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I think interviews can be ridiculous and unfair, but I recognize that this is how the world works. It does not mean that I can't be critical of this. I get what you're saying and know that this is how applicants are screened. But I'll give a quick example about what I'm talking about. There's a cited phenomenon (google for it) where if there's a person of color versus a white man for the same position and they have equal qualifications, the white man is more likely to be hired by (don't remember what #)%. So I'm basically just saying that this practice is unfair, but I recognize that this extends beyond medical school into our everyday realities. I am just wondering how, if ever, this issue will be able to be solved. If we never address this, if we never question this, if we are never critical of this, then nothing will ever change.
Troll post?

Are you seriously arguing that underrepresentation of blacks and other minorities in medicine has never been addressed or question? What rock have you been living under?? Have you seriously never heard of URM admission practices??

http://www.amsa.org/AMSA/Homepage/About/Priorities/Diversity.aspx
 

TheWeeIceMan

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I think interviews can be ridiculous and unfair, but I recognize that this is how the world works. It does not mean that I can't be critical of this. I get what you're saying and know that this is how applicants are screened. But I'll give a quick example about what I'm talking about. There's a cited phenomenon (google for it) where if there's a person of color versus a white man for the same position and they have equal qualifications, the white man is more likely to be hired by (don't remember what #)%. So I'm basically just saying that this practice is unfair, but I recognize that this extends beyond medical school into our everyday realities. I am just wondering how, if ever, this issue will be able to be solved. If we never address this, if we never question this, if we are never critical of this, then nothing will ever change.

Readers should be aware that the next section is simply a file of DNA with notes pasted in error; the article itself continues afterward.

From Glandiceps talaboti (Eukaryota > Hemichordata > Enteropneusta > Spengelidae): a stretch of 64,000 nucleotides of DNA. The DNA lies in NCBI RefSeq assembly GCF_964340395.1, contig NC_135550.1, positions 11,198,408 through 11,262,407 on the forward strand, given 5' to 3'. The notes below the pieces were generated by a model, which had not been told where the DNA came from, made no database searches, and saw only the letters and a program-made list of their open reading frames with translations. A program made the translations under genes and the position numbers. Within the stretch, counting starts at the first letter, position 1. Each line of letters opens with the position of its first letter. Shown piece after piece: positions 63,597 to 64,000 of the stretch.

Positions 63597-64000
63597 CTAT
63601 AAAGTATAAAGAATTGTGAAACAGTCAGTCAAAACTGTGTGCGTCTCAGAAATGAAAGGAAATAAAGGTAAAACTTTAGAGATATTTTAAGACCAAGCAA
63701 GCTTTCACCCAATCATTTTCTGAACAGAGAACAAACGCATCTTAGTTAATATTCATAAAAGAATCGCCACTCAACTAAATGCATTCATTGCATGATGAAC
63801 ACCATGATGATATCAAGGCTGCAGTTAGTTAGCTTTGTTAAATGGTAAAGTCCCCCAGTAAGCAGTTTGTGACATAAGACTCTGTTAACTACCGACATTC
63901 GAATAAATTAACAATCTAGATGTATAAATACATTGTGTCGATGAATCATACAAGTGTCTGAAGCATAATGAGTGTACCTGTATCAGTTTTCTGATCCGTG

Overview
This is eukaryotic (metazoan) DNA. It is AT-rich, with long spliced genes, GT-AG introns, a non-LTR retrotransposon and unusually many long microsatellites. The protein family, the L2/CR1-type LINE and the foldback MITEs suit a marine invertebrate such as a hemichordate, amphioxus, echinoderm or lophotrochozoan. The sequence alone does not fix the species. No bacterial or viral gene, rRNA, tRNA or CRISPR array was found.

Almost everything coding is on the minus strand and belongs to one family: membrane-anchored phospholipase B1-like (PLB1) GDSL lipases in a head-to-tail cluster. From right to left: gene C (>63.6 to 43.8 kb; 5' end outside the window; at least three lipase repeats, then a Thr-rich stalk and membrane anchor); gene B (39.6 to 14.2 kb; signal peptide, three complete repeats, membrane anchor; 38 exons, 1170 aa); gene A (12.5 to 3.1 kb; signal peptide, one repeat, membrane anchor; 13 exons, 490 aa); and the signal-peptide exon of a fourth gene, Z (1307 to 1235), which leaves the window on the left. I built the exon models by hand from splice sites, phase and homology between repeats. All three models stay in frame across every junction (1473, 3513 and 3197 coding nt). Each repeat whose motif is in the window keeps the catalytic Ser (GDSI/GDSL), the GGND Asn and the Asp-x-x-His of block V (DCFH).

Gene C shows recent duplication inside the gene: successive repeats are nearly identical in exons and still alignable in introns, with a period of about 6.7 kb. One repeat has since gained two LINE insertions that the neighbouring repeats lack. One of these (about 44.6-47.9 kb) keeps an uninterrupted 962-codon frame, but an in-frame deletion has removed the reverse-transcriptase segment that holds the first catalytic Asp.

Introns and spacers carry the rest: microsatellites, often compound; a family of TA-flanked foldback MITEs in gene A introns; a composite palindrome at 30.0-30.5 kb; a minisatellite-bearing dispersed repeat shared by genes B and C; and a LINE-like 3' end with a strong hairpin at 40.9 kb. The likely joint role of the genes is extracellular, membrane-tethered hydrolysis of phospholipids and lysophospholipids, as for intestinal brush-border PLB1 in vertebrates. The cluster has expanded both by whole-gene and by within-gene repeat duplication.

You realize that the exact opposite happens in medical school admissions, right?
 

ZtetNb

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In fact, medical school interviews are far more conversational and laid back in general than interviews in most other fields.
Actually this is one aspect I dislike about how med school interviews are conducted (the laid back part moreso than conversational). Other fields tend to have more rigorous interviewing process where they look for better defined outcomes, e.g. your ability to solve a computing problem when interviewing for a programmer position.

Med schools, though, may say they're looking for things like communication skills, but assessment of things like that really just comes down whether or not your interview clicked, which in turn has a lot do with having similar social and cultural backgrounds. This is not to say I think interviews shouldn't be used, as the skills they assess are important and aren't captured by other criteria, but they're subject to a lot of biases and tend to move back towards propagating "old boys' clubs" where similarity to those already inside rules.
 
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alpinism

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Any process that selects 100-200 people out of 5-10+ thousand applicants on subjective criteria has to have some arbitrary component to it.
You'd be surprised how easy it is to whittle down those 5k+ applications to less than 500 based on some basic objective criteria.

For example:

General:
-uGPA and sGPA >3.3 or higher
-MCAT >27 or higher
-shadowing in multiple specialties
-clinical experience
-significant leadership experience
-long term community service

School specific:
-research resulting in a poster presentation or publication
-demonstrated interest in primary care/rural medicine
-excels in some area outside of school (sports, business, theater, music, etc…)
-has a convincing and well thought out answer for the question why X school of medicine?
-is a state resident or alumni of state school

Point values can also be assigned to each category based on the strength of stats and ECs.

Afterwards, more subjective things like past experiences and personal interests come into play which helps to build a more diverse class.
 
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You'd be surprised how easy it is to whittle down those 5k+ applications to less than 500 based on some basic objective criteria.

For example:

General:
-uGPA and sGPA >3.3 or higher
-MCAT >27 or higher
-shadowing in multiple specialties
-clinical experience
-significant leadership experience
-long term community service

School specific:
-research resulting in a poster presentation or publication
-demonstrated interest in primary care/rural medicine
-excels in some area outside of school (sports, business, theater, music, etc…)
-has a convincing and well thought out answer for the question why X school of medicine?
-is a state resident or alumni of state school

Point values can also be assigned to each category based on the strength of stats and ECs.

Afterwards, more subjective things like past experiences and personal interests come into play which helps to build a more diverse class.